Besides numerical errors that Portland's Office of Sustainable Development admitted to, the statement doesn't pass the smell test, it seems to me. Multnomah County's 1990 population was 583,887. By 2004 it was up to 685,950, a 17.5% increase in 14 years. US greenhouse gas emissions were up 16% over the same period of time. Portland's light rail systems and compact development zoning seem fairly minimal measures and unlikely to cancel that increase. What smells even worse is OSD's contention that there was an actual decrease in transportation-related CO2 emissions since 1990. Transportation emissions are typically the largest sector of CO2 emissions.
Multnomah County used gasoline sales as a proxy for CO2 emissions, which doesn't seem very precise considering that (1) gasoline prices fluctuate widely, and (2) car and truck fleet miles per hour vary, and (3) the car/truck ratio has undergone changes over the 14 year period. As the free-market Cascade Policy Institute put it,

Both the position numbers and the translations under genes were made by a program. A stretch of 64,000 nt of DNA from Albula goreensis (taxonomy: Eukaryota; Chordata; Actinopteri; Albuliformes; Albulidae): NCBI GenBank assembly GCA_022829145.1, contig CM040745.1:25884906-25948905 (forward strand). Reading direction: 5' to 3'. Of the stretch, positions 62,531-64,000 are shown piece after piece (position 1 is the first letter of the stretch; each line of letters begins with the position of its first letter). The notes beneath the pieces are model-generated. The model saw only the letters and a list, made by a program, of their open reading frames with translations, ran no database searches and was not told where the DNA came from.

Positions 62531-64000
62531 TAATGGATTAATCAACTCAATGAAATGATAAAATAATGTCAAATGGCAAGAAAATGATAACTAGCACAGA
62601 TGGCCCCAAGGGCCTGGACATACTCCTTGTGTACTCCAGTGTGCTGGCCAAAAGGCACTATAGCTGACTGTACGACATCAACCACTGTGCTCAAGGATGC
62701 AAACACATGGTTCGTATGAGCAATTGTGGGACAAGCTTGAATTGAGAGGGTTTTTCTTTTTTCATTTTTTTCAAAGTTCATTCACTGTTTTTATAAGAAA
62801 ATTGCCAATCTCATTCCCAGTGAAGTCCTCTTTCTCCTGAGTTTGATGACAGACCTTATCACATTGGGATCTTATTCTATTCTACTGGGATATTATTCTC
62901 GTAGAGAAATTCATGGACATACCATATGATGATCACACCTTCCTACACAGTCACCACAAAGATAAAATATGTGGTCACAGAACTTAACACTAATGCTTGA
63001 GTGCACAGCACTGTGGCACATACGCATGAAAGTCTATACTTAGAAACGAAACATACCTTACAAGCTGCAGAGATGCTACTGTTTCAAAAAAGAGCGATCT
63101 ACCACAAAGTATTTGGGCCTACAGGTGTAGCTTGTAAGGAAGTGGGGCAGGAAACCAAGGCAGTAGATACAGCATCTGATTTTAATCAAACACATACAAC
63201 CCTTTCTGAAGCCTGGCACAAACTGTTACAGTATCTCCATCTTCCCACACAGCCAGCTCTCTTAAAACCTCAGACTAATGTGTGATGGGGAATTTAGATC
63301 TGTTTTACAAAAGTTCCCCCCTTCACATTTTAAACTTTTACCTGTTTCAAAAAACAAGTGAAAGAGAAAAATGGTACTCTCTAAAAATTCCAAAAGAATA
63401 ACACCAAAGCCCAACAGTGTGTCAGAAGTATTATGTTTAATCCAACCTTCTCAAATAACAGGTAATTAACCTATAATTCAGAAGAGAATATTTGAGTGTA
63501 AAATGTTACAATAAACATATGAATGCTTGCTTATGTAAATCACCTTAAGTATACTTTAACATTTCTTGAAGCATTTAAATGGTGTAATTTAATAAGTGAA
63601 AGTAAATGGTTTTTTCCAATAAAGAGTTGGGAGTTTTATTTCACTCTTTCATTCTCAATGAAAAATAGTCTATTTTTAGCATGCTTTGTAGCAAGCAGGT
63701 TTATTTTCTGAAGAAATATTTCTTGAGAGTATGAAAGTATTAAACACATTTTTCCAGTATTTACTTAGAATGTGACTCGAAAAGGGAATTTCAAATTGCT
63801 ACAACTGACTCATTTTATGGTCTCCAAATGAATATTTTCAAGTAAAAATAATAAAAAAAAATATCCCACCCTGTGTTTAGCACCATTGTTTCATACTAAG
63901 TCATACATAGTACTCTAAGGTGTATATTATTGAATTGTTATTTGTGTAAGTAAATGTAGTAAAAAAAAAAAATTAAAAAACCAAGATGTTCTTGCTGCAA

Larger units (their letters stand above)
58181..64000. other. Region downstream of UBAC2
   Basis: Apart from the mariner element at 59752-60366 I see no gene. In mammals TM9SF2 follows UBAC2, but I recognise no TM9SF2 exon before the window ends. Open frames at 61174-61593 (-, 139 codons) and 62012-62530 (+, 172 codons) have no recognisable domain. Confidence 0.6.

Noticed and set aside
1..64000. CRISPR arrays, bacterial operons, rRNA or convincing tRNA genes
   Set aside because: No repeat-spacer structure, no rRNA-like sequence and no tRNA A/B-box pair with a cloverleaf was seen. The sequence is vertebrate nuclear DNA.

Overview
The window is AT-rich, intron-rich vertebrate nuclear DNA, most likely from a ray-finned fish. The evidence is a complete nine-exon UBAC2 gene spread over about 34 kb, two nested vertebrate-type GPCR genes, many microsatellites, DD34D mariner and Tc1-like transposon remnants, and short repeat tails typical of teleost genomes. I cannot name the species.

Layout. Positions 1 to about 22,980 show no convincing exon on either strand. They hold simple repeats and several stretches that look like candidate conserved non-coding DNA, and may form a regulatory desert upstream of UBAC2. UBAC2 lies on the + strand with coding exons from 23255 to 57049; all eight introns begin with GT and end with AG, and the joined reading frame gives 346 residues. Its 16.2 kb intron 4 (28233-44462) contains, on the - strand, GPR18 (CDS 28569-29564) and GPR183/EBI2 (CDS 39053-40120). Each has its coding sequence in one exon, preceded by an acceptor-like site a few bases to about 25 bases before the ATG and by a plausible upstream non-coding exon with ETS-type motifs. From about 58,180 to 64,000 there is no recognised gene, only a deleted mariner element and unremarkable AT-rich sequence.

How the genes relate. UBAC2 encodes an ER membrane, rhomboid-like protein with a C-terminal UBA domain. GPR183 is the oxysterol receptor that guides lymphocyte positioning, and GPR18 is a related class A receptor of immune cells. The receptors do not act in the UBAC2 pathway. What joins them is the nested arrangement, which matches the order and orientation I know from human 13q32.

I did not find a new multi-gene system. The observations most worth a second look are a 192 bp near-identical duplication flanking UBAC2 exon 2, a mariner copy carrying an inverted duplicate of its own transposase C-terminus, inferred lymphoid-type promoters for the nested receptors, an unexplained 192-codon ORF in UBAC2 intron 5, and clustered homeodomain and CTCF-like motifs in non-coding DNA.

Since 1990, Multnomah County gasoline sales have increased by less than 1 percent, despite a huge increase in the number of vehicles registered in the county. The OSD used these fuel sales as a proxy for vehicle miles traveled and concluded that CO2 emissions from automobiles in MC have not increased much over this time period.... Also, the Oregon Department of Transportation estimates that total travel on state-owned highways within MC during the 1990-2004 period increased from 2.70 million vehicle miles traveled (VMT) annually, to 2.99 million VMT, an 11 percent increase.I looked in to this a little early last month, and was told by the City of Portland's Office of Sustainable Development that the next update to this report would be "summer 2007 at the earliest."
BLEG: Anyone have access to TimesSelect and could send me Kristof's entire column of yesterday?